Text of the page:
2012 Economic Calendar
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Consumer Credit  
Released On 3/7/2012 3:00:00 PM For Jan, 2012
PriorPrior RevisedConsensusConsensus RangeActual
Consumer Credit - M/M change$19.3 B$16.3 B$10.0 B$-5.0 B to $19.4 B$17.8 B

Consumers are definitely borrowing again based on a major five-month surge in outstanding credit, the latest a $17.8 billion gain in January vs a revised $16.3 billion gain in December. During the five months, outstanding credit has jumped $68.5 billion. At $2.512 trillion, total outstanding credit is only $70 billion below its July 2008 peak of $2.582 trillion.

In what is nearly a new record for an old series, non-revolving credit, reflecting strength in auto sales, surged $20.7 billion in the month. The big gain offset a slight decline in revolving credit which nevertheless, reflecting increasing use of credit cards, continues to trend higher. The Dow is moving to session highs following today's report.

Consensus Outlook
Consumer credit outstanding rose $19.3 billion in December following November's breakthrough gain of $20.4 billion. Both months saw significant gains for revolving credit (mainly credit cards), up $2.8 billion in December following November's $5.6 billion surge. Until recently, consumers had been tight with credit card usage. Also, banks have slowed the pace of write-offs of bad debt. Non-revolving credit jumped $16.6 billion in December, reflecting healthy auto sales. Unit new auto sales in January-up a monthly 4.6 percent-suggest sizeable boost in the nonrevolving portion of consumer credit for the month.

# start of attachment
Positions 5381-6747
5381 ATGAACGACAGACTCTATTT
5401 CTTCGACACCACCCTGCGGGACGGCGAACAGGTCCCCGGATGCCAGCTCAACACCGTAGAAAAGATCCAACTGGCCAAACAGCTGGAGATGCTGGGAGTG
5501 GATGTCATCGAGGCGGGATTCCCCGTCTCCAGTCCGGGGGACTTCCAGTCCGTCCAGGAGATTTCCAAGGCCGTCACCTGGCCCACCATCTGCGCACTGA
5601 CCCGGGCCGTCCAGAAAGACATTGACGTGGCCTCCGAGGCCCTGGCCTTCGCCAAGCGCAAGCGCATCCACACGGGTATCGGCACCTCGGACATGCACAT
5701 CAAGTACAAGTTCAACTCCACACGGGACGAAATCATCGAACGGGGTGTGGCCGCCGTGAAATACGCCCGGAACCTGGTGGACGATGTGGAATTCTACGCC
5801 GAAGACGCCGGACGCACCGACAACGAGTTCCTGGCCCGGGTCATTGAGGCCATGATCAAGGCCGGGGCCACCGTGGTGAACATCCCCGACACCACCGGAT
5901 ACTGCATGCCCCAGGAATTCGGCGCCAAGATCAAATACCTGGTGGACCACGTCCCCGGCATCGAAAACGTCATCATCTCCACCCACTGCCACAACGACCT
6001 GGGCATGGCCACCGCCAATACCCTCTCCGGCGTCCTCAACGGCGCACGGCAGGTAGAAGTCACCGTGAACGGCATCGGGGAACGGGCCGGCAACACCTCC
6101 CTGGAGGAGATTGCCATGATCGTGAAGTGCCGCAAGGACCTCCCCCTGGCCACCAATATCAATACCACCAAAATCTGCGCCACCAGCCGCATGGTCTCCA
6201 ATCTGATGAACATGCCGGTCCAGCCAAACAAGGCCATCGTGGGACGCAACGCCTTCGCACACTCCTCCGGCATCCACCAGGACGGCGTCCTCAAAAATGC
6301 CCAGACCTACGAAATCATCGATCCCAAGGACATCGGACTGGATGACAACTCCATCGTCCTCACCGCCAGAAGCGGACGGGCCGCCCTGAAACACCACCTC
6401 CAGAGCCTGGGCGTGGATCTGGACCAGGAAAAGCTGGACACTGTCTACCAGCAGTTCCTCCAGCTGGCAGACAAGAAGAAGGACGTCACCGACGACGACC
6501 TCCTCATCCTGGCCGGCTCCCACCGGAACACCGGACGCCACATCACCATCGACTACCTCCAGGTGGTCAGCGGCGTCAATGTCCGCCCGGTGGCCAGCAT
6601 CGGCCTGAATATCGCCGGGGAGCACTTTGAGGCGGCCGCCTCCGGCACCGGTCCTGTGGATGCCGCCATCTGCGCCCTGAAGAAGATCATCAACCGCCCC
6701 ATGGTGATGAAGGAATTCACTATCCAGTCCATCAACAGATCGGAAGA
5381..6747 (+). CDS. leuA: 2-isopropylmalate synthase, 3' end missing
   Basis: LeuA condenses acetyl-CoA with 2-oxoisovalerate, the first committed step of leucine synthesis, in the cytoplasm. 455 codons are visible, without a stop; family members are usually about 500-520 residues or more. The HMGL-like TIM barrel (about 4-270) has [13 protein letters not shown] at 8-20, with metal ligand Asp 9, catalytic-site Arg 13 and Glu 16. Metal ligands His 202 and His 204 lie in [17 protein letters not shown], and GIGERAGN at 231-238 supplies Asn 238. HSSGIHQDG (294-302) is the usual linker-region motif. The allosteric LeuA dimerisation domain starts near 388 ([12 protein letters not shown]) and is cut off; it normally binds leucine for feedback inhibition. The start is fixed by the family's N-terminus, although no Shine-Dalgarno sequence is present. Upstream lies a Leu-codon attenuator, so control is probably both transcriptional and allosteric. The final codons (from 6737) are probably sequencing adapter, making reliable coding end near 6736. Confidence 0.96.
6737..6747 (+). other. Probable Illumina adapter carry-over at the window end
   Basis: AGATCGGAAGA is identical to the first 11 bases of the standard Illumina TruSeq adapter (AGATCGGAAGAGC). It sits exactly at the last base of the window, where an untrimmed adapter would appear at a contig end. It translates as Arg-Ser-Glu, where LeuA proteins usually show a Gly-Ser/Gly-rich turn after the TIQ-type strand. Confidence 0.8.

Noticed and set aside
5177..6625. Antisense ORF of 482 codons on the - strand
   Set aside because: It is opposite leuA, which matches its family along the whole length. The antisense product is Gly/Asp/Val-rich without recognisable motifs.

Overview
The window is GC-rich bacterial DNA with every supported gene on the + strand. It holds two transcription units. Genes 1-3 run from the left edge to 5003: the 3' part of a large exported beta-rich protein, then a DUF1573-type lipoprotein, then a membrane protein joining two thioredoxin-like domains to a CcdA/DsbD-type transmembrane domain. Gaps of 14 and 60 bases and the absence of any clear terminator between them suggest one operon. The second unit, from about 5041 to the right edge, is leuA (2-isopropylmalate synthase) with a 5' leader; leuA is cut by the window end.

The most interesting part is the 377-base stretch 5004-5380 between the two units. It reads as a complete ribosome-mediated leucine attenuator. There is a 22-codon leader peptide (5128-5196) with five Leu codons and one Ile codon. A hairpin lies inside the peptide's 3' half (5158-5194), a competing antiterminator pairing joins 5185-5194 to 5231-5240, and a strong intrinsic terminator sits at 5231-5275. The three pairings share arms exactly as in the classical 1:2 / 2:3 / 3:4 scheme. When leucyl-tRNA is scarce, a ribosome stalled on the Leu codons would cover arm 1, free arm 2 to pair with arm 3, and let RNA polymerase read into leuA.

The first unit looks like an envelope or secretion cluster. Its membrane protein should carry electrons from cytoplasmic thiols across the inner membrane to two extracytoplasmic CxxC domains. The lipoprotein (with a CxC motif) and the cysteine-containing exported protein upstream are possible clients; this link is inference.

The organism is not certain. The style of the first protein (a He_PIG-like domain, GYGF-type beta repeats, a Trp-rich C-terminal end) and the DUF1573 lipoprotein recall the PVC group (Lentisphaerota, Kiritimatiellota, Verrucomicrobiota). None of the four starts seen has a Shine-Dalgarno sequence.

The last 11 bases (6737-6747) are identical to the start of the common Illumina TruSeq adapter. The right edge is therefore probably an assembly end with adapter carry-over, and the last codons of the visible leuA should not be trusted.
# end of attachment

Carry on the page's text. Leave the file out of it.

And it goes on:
The dollar value of consumer installment credit outstanding. Changes in consumer credit indicate the state of consumer finances and portend future spending patterns.  Why Investors Care
The debt-to-income ratio shows how indebted consumers are relative to income. A rising ratio indicates that consumers are taking on greater debt burdens with respect to income growth. In a growing economy, this may not be dangerous. However, indebtedness could quickly become a problem if income and employment conditions turn around. The yearly change in debt outstanding shows yearly trends in debt growth and tends to be less volatile than the monthly change.
Data Source: Haver Analytics

2012 Release Schedule
Released On: 1/92/73/74/65/76/77/98/79/1010/511/712/7
Release For: NovDecJanFebMarAprMayJunJulAugSepOct

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